As part of Bank of America’s “Journey to Net Zero” series, Dr Jeffrey Jaensubhakij, GIC’s Group Chief Investment Officer, speaks to Martin Siah, Singapore Country Executive at Bank of America, about the balance between the pursuit of net zero and profit, shifting the mindset of GIC staff, and the challenges that remain with investing in the global transition.

The interview transcript below has been edited for clarity and brevity.

MARTIN: As GCIO of GIC, you have to safeguard the wealth of a nation but also balance that against what the world needs when it comes to climate change and impact investing. How do you balance these two well?

JEFFREY: In GIC we ask, ‘Will investing in companies and technologies be good for the health of the economy, the environment, and people in the long run? Will it also be good business?’

We think that if we can reconcile that, then eventually it will be good business. Maybe it’s not the most profit-maximising in the near term but we know that in the long run it will work out.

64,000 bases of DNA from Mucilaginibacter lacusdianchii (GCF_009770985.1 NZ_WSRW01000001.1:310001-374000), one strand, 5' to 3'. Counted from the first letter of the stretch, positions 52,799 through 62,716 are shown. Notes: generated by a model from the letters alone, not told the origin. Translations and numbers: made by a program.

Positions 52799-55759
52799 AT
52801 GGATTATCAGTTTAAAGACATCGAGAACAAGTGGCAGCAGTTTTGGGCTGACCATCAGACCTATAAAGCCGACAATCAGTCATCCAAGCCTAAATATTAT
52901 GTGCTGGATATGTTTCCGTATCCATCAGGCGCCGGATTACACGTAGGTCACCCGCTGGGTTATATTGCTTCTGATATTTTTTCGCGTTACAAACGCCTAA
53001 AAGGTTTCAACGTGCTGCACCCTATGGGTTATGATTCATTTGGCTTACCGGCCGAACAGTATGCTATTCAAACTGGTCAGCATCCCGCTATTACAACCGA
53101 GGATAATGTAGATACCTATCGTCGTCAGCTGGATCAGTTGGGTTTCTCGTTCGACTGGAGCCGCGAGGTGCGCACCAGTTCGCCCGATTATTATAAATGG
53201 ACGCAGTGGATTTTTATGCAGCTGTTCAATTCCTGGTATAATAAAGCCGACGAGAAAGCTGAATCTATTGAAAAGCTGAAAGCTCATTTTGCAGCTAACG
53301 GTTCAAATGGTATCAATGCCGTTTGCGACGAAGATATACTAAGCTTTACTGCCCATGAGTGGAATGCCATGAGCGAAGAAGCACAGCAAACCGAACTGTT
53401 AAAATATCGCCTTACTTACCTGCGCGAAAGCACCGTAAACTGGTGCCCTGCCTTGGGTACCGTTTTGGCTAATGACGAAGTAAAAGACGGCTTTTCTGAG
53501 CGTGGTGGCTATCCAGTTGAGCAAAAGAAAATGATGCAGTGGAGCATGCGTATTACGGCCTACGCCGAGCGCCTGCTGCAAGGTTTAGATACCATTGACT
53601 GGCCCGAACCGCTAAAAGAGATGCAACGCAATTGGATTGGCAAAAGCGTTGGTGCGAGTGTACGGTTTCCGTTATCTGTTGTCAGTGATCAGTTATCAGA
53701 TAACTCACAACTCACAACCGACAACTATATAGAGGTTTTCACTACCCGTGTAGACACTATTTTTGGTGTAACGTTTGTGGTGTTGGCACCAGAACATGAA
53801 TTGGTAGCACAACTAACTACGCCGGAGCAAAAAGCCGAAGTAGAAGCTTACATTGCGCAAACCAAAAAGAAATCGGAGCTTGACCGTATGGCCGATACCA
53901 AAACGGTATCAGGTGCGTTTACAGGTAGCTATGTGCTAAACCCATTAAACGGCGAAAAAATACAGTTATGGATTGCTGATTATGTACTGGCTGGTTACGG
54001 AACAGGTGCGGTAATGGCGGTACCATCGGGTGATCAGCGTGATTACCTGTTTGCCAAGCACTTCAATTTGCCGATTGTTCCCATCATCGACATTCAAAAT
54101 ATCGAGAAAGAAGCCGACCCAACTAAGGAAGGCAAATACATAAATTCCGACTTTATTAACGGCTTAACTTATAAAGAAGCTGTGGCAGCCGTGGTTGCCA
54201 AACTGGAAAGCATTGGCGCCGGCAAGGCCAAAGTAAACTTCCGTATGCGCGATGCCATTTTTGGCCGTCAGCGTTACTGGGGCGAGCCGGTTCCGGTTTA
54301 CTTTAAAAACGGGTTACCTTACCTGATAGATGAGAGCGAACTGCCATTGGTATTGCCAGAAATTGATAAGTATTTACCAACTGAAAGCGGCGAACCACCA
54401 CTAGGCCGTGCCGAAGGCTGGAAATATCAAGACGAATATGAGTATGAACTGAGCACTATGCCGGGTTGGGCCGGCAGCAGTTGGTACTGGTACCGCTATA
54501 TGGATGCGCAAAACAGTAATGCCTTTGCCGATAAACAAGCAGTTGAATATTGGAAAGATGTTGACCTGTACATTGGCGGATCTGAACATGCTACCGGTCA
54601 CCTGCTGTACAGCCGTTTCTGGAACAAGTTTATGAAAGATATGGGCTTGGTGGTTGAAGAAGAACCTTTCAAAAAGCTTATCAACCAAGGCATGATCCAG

MARTIN: Did you encounter any internal obstacles or have had to educate colleagues to shift their mindset on Environmental, Social, and Governance (ESG) issues?

JEFFREY: I think ESG has been a journey for GIC. We set up a Sustainability Committee about six years ago with the idea that we needed to have people who dedicate a little bit of their time to making sure that we really understood what the scientific issues, and the potential policy and cost implications were for the companies and the industries that we’re invested in.

Then the second question to ask is, ‘What are some of the actions that GIC would have to take immediately? Are there companies that we should immediately divest away from because they were most at risk? What were some of the activities that we ourselves were doing that needed change?’

The Sustainable Investment Fund (SIF) that was set up in GIC tries to take the stance that there are technologies that will develop and be helpful for energy efficiency, climate mitigation, and resource efficiency.